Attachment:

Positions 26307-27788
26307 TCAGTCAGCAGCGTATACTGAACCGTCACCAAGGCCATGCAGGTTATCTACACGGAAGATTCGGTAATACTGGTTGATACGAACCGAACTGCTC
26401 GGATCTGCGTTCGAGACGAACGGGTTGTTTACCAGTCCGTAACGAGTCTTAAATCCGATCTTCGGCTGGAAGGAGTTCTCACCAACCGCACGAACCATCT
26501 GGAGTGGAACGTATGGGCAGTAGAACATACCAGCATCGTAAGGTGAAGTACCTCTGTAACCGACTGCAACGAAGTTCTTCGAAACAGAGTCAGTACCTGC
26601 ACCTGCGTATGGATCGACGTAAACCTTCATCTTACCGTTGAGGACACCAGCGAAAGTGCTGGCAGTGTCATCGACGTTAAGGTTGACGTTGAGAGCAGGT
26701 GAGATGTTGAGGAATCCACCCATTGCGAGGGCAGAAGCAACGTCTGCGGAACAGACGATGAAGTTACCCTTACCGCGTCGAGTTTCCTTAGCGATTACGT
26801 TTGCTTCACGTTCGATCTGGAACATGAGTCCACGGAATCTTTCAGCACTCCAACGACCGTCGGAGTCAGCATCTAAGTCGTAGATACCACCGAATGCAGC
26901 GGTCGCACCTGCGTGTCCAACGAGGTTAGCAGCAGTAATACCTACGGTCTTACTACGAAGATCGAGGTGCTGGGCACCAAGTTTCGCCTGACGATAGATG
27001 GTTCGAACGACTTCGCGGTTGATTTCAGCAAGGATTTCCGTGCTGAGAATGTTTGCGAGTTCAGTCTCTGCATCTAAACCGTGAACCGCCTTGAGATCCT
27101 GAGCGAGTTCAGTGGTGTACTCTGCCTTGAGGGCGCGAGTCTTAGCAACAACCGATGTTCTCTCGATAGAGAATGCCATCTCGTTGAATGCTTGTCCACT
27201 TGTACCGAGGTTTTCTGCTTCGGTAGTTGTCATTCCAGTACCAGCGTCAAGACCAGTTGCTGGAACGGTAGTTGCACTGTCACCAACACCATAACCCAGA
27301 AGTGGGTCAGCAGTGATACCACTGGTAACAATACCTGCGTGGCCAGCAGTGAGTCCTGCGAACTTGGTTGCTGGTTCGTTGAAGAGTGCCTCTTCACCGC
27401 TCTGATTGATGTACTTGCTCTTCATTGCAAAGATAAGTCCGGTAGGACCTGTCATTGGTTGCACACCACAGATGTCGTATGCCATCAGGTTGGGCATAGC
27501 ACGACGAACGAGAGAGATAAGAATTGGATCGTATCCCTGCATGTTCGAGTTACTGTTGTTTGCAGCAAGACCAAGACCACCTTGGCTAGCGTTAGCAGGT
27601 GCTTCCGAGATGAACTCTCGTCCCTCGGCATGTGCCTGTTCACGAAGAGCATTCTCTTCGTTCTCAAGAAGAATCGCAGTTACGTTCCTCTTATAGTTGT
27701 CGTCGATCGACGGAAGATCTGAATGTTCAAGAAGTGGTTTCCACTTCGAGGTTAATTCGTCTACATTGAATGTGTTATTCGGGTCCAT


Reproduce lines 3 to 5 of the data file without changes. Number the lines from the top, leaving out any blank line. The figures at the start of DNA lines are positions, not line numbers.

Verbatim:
26401 GGATCTGCGTTCGAGACGAACGGGTTGTTTACCAGTCCGTAACGAGTCTTAAATCCGATCTTCGGCTGGAAGGAGTTCTCACCAACCGCACGAACCATCT
26501 GGAGTGGAACGTATGGGCAGTAGAACATACCAGCATCGTAAGGTGAAGTACCTCTGTAACCGACTGCAACGAAGTTCTTCGAAACAGAGTCAGTACCTGC
26601 ACCTGCGTATGGATCGACGTAAACCTTCATCTTACCGTTGAGGACACCAGCGAAAGTGCTGGCAGTGTCATCGACGTTAAGGTTGACGTTGAGAGCAGGT